Pain management often requires a trial-and-error approach. What works well for one person might not work as well for another. It's important to maintain open communication with your doctor, provide feedback on what's working and what's not, and stay informed about your treatment options. This will ensure that your treatment plan continues to evolve with your needs.

  1. How Can I Manage Pain Flare-ups?

Managing pain flare-ups, or periods when your pain suddenly becomes more intense, is an important part of chronic pain management. These episodes can be triggered by various factors such as stress, physical activity, weather changes, or even for no apparent reason. 

Here's why this question is important:

  1. Improved Coping Skills: Knowing how to handle a pain flare-up can improve your ability to cope with these challenging episodes and reduce their impact on your life.
  2. Self-Management: Understanding flare-up management gives you more control over your pain and can help reduce anxiety and fear associated with these episodes.
  3. Prevention: Learning about triggers and early signs of a flare-up can help you take preventive measures to reduce their frequency or severity.

Some strategies to manage pain flare-ups include:

  • Medication: Your doctor may prescribe certain medications to be taken at the onset of a flare-up.
  • Relaxation Techniques: Deep breathing, progressive muscle relaxation, or guided imagery can help reduce tension and alleviate pain during a flare-up.
  • Heat or Cold Therapy: Applying heat or cold to the affected area can help soothe the pain. Always remember to use a barrier like a cloth between your skin and the heat or cold source to avoid injury.
  • Distraction: Doing an activity that distracts your mind from the pain, such as reading, listening to music, or watching a movie, can sometimes help during a flare-up.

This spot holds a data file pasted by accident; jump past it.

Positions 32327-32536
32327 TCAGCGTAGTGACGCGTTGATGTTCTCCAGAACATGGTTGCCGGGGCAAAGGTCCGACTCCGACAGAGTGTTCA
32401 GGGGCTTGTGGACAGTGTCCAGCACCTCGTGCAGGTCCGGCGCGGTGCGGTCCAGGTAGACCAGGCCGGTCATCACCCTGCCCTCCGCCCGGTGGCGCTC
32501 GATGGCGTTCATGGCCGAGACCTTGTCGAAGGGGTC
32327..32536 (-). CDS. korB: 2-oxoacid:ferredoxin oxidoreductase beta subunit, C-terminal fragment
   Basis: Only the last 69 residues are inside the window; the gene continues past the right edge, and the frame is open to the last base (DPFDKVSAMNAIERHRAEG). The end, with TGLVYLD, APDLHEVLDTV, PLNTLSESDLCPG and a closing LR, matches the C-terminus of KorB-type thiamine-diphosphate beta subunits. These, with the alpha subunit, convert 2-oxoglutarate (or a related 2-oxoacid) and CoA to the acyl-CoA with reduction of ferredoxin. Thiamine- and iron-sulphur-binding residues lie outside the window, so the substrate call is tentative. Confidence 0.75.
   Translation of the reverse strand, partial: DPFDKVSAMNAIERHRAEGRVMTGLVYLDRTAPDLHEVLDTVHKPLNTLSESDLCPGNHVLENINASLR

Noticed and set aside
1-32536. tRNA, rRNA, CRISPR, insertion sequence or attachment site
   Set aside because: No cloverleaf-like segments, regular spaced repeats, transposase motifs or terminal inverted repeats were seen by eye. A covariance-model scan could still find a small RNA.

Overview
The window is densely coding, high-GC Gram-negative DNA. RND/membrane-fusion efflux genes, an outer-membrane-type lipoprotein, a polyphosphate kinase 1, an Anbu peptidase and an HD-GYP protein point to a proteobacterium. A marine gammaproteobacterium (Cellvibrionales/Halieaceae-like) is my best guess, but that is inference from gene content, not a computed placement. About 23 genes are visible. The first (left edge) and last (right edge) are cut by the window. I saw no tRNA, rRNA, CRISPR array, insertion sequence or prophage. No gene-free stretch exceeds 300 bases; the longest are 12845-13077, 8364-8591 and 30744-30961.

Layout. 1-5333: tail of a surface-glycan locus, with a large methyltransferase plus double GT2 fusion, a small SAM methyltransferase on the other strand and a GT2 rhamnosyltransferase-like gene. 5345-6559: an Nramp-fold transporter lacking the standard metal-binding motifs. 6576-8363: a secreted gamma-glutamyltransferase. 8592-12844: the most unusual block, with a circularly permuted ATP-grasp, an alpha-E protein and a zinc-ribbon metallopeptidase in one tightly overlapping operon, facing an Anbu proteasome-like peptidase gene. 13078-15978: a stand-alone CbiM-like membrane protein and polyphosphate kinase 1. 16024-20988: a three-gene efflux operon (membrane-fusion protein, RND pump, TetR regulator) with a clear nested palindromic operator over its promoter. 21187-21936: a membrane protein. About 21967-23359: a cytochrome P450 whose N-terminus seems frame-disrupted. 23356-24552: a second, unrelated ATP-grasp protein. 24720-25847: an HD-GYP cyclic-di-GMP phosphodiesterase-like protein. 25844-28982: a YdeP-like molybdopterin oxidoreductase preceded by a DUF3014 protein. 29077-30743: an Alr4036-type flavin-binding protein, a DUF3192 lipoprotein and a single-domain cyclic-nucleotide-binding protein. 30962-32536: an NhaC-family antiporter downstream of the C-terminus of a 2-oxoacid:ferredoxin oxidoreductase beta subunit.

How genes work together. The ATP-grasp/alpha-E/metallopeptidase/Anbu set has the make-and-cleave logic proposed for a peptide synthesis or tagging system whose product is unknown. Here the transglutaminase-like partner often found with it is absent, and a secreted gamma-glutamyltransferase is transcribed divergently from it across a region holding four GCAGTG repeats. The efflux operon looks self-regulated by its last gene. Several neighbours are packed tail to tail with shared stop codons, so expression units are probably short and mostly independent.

• Rest: Resting during a flare-up can help your body recover. However, prolonged bed rest can have negative effects, so finding a balance is important.
  • Pacing: Learning to pace your activities can prevent overexertion and potential flare-ups. Break tasks into manageable parts, take regular breaks, and listen to your body's signals.

Everyone is different, and what works for one person might not work for another. It's essential to discuss flare-up management with your doctor and create a personalized plan that suits your specific needs and circumstances. This can help you feel more prepared and in control when a flare-up occurs.

9. How Will My Pain Condition Affect My Overall Health?

Asking your pain management doctor about how your pain condition might affect your overall health is critical to understanding and managing your health. Chronic pain can impact your health and well-being, from physical fitness to emotional stability

Here's why this question is important:

  • Comprehensive Understanding: Knowing how your pain condition can impact your overall health can give you a more comprehensive understanding of your condition and its potential implications.